Susan Freeman
There certainly seem to be synergies because people are so keen to be able to work near where they live.

Mark Dixon
No they don’t want to do that.

Susan Freeman
No?

Mark Dixon
No.  Myth.  Yeah.  We’ve had that.  We’ve, I don’t know how many buildings I mean overall I’ve done about 5,000 buildings now.  We have 3,500 but I’ve done many over the years in different places and all the ones we’ve ever done with a work/live, they don’t work very well because actually people, human beings actually want to, they don’t want to work in the same place that they live.  That makes you know, life a bit boring.  They just, they don’t want to work too far away but they’d like to come out of where they live, walk 100, 200 metres, grab a coffee on the way and go into work and then come home again.

Susan Freeman
So it is proximity rather than…

Mark Dixon
It’s proximity yeah.  It’s when you never see the light of day people get pale and don’t work very well.

Susan Freeman
So with businesses in 120 countries and counting, do you spend a lot of time travelling?

Mark Dixon
Yes.  Yes.  Look I’ve got a great team so I tend to travel more to our regional hubs than I would go… I try and do field visits I don’t know five times a year but it’s more focussed on regional hubs where I am getting people together and doing workshops and things like that but we’ve got a great management team so there is just not the need.  I only go places where I am pretty sure I am going to add some value.  Otherwise there is no point.  You know, I certainly don’t travel for fun so after setting this thing up over all these years I only travel when it is absolutely necessary.

Susan Freeman
That’s useful to know.  I am very lucky to have you here today.  So as well as IWG I know you find time to operate a wine business and I was quite surprised when I came to visit Chateau Du Berne to find that it was quite a large wine producing operation. I think you have also got a vineyard in the UK?

Mark Dixon
Yeah.

Susan Freeman
You must be one of the largest sort of wine producers certainly in the South of France.

Mark Dixon
In Cul de Provence.

Susan Freeman
And the rose I have to say is terrific.  Is that a business you are planning to expand or is it just something you do in your spare time?

Mark Dixon
It’s a business I shouldn’t be doing because I don’t have any spare time.  But no, again this is, I’ve got a great management team.  I’ve got one management team in France, another management team in the UK.  The France thing was a sort of weekend place that got a bit out of control because I started to get interested in it which is always a dangerous thing.  It’s been an interesting journey.  I sometimes wish that I could just finish my IWG work and then go and drink a glass of rose without thinking about where it came from but it is work so it is like a Saturday job.  A great management team and you know I’ve learnt a lot about agriculture and frankly there is a lot of cross over between what you do on a farm and how you run your business and it is certainly a very different time outlook with farms, especially vineyards where you are planting to get a product in 3 or 4 years’ time and you are dealing with nature and so on so it’s even though it’s a bit more work it is sometimes good to do something different.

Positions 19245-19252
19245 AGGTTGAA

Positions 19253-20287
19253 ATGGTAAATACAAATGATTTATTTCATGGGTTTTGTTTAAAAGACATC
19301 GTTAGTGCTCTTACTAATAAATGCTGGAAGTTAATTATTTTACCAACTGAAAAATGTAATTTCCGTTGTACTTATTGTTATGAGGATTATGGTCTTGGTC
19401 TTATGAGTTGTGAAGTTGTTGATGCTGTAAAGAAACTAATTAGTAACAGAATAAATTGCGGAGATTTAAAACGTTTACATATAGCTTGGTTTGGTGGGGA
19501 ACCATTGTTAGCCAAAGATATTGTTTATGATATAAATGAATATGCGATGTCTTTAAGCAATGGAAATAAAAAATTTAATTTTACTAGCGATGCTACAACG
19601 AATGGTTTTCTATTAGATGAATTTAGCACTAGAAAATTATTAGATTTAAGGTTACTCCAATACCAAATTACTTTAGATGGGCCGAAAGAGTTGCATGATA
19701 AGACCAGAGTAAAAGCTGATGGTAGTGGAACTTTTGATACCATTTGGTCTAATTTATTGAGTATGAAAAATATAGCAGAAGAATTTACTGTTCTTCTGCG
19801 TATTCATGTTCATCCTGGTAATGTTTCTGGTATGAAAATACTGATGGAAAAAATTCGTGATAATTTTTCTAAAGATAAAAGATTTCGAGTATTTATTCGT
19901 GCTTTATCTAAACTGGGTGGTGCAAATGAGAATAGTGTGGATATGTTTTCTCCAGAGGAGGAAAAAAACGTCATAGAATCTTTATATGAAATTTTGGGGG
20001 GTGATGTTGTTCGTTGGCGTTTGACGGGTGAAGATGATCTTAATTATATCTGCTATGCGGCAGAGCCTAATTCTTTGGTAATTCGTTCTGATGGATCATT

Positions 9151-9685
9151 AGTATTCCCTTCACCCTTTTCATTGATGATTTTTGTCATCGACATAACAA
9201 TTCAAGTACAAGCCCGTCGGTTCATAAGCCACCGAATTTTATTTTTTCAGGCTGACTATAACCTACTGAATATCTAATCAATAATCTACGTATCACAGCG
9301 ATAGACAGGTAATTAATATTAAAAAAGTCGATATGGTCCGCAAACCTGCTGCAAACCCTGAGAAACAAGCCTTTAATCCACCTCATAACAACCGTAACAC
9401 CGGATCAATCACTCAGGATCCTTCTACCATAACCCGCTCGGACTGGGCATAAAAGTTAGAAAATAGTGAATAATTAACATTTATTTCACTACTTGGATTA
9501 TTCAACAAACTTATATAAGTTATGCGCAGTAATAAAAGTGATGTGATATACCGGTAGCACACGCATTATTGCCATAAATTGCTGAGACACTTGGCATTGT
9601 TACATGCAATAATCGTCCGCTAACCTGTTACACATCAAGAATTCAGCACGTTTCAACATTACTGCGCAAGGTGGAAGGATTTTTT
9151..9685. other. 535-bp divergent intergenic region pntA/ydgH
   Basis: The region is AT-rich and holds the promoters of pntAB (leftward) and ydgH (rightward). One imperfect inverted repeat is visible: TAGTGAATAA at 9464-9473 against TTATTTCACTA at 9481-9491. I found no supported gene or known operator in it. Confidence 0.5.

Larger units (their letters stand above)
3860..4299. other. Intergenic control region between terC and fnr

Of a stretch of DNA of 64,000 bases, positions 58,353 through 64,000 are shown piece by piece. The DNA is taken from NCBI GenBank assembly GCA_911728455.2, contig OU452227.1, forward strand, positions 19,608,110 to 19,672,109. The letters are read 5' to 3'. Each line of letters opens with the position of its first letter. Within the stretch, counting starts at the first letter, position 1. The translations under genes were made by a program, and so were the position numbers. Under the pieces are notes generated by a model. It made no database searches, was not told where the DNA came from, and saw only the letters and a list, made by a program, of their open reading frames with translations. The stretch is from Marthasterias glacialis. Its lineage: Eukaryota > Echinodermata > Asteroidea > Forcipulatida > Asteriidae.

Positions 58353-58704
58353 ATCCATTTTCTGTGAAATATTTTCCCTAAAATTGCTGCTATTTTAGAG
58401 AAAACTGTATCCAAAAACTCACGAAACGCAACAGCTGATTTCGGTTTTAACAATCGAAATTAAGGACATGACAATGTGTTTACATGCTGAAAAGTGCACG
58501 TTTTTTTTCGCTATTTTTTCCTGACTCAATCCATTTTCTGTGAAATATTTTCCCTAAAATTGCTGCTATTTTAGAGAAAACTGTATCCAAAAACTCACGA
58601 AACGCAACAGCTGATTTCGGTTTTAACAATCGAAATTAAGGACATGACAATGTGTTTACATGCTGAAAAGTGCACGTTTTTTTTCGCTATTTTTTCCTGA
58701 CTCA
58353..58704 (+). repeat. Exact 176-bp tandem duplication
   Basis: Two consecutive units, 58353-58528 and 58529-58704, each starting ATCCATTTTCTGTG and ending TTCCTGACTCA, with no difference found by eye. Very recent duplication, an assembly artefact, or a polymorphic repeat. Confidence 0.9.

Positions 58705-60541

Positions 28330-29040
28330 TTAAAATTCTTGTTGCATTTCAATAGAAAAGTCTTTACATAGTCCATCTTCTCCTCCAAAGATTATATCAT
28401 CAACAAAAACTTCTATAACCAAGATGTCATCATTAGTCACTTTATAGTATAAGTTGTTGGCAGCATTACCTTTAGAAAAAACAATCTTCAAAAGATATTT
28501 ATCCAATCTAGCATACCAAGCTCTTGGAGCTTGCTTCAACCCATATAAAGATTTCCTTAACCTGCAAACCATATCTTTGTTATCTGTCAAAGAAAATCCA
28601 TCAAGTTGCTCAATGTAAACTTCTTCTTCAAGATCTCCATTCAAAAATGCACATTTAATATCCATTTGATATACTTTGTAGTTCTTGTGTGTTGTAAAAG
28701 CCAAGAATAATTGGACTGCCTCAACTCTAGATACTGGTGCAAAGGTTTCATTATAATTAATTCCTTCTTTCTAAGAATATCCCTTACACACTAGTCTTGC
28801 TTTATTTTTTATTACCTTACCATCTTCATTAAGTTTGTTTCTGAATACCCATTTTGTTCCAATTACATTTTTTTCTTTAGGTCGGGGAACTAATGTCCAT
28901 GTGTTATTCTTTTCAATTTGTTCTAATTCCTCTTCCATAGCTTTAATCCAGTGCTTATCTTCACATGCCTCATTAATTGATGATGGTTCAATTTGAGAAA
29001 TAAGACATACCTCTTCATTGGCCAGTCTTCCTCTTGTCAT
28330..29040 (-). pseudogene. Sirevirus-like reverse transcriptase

Susan Freeman
Well I was impressed with out automated the production seems to be in the South of France.  I mean incredible machinery that you’ve got there.

Mark Dixon
We can’t afford to employ anyone.  So it’s all robotic, everything is robots and that part’s fascinating.  I am interested in that.  The latest thing coming now is all drone equipment which starts to change the way you think about tractors.  Tractors are expensive and they do a lot of damage and they are quite clumsy vehicles, efficient but clumsy.  New drones coming in are doing some of the work, they are all prototypes at the moment but prototypes I think will become mainline soon and so just amazing drone technology being used in agriculture on vines so that’s going to be the next stage now.  All of the automation actually doesn’t just keep your labour costs under control, it actually helps you make a better product so we know every vine we have logged, it is all GPS logged, we know if it’s got enough water, we know if it’s got enough nutrients.  We are all organic so it is quite important that they have enough but not too much because you don’t want to waste if you are organic it is regulated how much fertiliser you can use.  You use organic fertiliser but you can’t use very much so it is very important that you are spreading it on to parts of your land as you need it, not parts that don’t need it.  So it is all helping with efficiency and especially when you are organic you have to be efficient because the costs are higher on organic.

Susan Freeman
So I was going to ask you and I know you’ve said that in life you’ve got to go for it but you need some luck so do you think you’ve been, you’ve been lucky or have you made your own luck?

Mark Dixon
It is an average thing.

Susan Freeman
Okay.  Sometimes lucky, sometimes not.

Mark Dixon
Yeah.  You try and be a bit more lucky than… yeah of course I’ve had some luck. Right place, right time.  I remember when I did the IPO bad luck, timing but we had to delay the first and then went back a year later, I mean the bad news was we had to delay, the good news was a year later we got double the value.  Yeah all of those things you say well everything looks good with the benefit of hindsight generally speaking.

Susan Freeman
I think you’ve got five, you have five children?  Is that right?

Mark Dixon
Yeah.

Susan Freeman
And in terms of life lessons for them, is there any sort of one key thing that you’ve told them?

Mark Dixon
There is not one thing, I mean you are assuming that they listen to me.

Susan Freeman
Yes.

Mark Dixon